I find that most of my greatest stresses come not from what happens within my home (and I have God, good parents and good upbringing to thank for that in part!!!) but by the pressures and expectations that come from the outside world and the problems of others that I want to help solve.

While I have a tendency to try to cushion others from experiencing pain - sometimes by not revealing things that bother me or sharing my sorrows with them, in the end I have found that part of the human experience is relieving each other's burdens by sharing them and comforting each other.

I guess in the end, I'm trying to say that I sympathize more with other families' sorrows and sufferings than might appear from the positive parts of life that I enjoy sharing with others.


jill said...

Dear Studeo: I too am an optimist; although as I age I wonder if I'm turning more pessimistic-anyway, what I was prompted to reply to was your line of being very sensitive to what others think of you, and how you see that as an unnecessary and illogical failing on your part. I've reread it over and over and I don't see it that way. Maybe I'm misreading it-I'm not sure. I keep going back to yours words of of 'unnecessary and illogical failing'--I just can't seem to get around them. I could say you shouldn't see it that way, but it would be meaningless, unless or until I understood it better. I enjoyed reading your post, it was my first encounter with you and very thought provoking. I'm new to this, so I hope to read more of yours posts in the future.

Love2Learn Mom said...

Hi Jill,

I don't think I figured out exactly what I was trying to say - thence perhaps the confusion! I guess I think that I worry too much about what the world thinks of me. Failing is probably too strong a word and interacting with the world isn't something we want to avoid.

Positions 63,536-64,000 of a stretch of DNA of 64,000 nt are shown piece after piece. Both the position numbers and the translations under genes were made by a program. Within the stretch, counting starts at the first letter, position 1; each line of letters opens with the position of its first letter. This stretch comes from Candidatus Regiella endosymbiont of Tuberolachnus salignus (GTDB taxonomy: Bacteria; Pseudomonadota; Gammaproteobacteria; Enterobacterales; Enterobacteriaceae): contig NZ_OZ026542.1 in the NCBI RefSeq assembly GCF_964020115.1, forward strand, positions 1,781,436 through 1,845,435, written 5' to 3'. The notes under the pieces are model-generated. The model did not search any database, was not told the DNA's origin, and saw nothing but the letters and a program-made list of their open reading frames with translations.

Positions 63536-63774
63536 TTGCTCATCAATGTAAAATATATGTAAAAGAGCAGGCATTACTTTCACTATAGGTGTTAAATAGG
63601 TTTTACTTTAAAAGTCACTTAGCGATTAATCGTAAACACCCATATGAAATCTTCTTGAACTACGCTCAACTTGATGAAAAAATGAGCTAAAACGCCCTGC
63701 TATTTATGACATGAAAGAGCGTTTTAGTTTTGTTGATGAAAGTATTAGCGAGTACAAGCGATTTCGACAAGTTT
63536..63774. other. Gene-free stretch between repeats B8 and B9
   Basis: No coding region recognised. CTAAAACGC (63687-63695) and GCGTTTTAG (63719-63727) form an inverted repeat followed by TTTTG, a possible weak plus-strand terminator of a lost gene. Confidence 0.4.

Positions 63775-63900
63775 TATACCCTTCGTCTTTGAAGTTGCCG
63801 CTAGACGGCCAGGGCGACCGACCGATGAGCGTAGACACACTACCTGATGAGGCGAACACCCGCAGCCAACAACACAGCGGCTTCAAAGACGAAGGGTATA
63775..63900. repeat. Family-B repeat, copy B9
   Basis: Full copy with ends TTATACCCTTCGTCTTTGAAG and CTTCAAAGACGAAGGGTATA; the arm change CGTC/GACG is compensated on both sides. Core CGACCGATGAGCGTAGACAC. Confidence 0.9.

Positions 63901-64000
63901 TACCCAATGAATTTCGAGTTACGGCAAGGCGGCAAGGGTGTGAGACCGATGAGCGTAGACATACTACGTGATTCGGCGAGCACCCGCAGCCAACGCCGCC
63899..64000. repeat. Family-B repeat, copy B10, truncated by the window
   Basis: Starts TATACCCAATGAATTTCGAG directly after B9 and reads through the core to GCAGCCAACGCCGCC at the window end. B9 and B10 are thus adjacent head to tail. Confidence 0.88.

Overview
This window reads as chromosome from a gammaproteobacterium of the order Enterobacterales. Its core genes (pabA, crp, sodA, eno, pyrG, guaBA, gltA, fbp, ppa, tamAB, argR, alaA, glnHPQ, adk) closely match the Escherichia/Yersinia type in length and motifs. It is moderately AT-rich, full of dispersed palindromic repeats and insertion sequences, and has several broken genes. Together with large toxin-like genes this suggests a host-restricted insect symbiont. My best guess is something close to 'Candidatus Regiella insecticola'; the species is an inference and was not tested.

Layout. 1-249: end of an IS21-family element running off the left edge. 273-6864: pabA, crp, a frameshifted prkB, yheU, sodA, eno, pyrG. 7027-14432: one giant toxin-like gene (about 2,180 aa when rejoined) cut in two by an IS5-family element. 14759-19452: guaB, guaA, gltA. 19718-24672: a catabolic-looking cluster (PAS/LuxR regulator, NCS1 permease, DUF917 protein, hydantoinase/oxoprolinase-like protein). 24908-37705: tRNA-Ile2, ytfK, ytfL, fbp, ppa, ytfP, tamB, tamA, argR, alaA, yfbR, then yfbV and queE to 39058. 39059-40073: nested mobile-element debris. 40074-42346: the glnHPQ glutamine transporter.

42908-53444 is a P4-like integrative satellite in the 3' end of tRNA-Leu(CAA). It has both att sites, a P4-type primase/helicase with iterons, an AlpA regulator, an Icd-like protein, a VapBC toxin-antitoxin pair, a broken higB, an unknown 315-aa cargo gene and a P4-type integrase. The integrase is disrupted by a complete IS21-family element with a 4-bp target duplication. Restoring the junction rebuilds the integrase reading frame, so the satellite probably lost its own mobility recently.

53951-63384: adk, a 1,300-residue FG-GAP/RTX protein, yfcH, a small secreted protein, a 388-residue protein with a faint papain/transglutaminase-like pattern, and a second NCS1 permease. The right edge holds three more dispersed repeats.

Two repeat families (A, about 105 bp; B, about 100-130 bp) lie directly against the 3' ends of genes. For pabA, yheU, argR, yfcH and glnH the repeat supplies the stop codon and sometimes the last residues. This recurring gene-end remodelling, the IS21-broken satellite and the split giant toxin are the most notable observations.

I think I also can have a tendency to try to be a different person for the sake of other people's expectations of me.

Life is complicated, eh? :)

Nancy C. Brown said...

To me, the most important part of what you said is that we need friends; but more than that, we need honest friends whom we can trust.

If you have just one good truthworthy friend, it seems like life is cope-able.

One friend who lies, betrays a trust, or can never hear any honest criticism of herself can make life difficult, and cause more problems than you had before!

And we all do have boatloads to stuff to deal with. Sharing that burden with a friend helps.

2nd grade mom said...

Perhaps you're suffering from some kind of "post- 15 minutes of fame" syndrome. ;) (It was a flattering, but perhaps embarrassing, article.)

I don't care to write about my dirty house or other personal struggles, either. It can be uplifting to others to emphasize the more positive things in life. And I think it is a good approach for sharing in such a public forum.

Love2Learn Mom said...

Nah, true that it was a little embarassing, but it isn't a column about famous people - just all different sorts of ordinary folks. They were just looking for a homeschool mom and I happened to pop up. I liked the picture, though. :)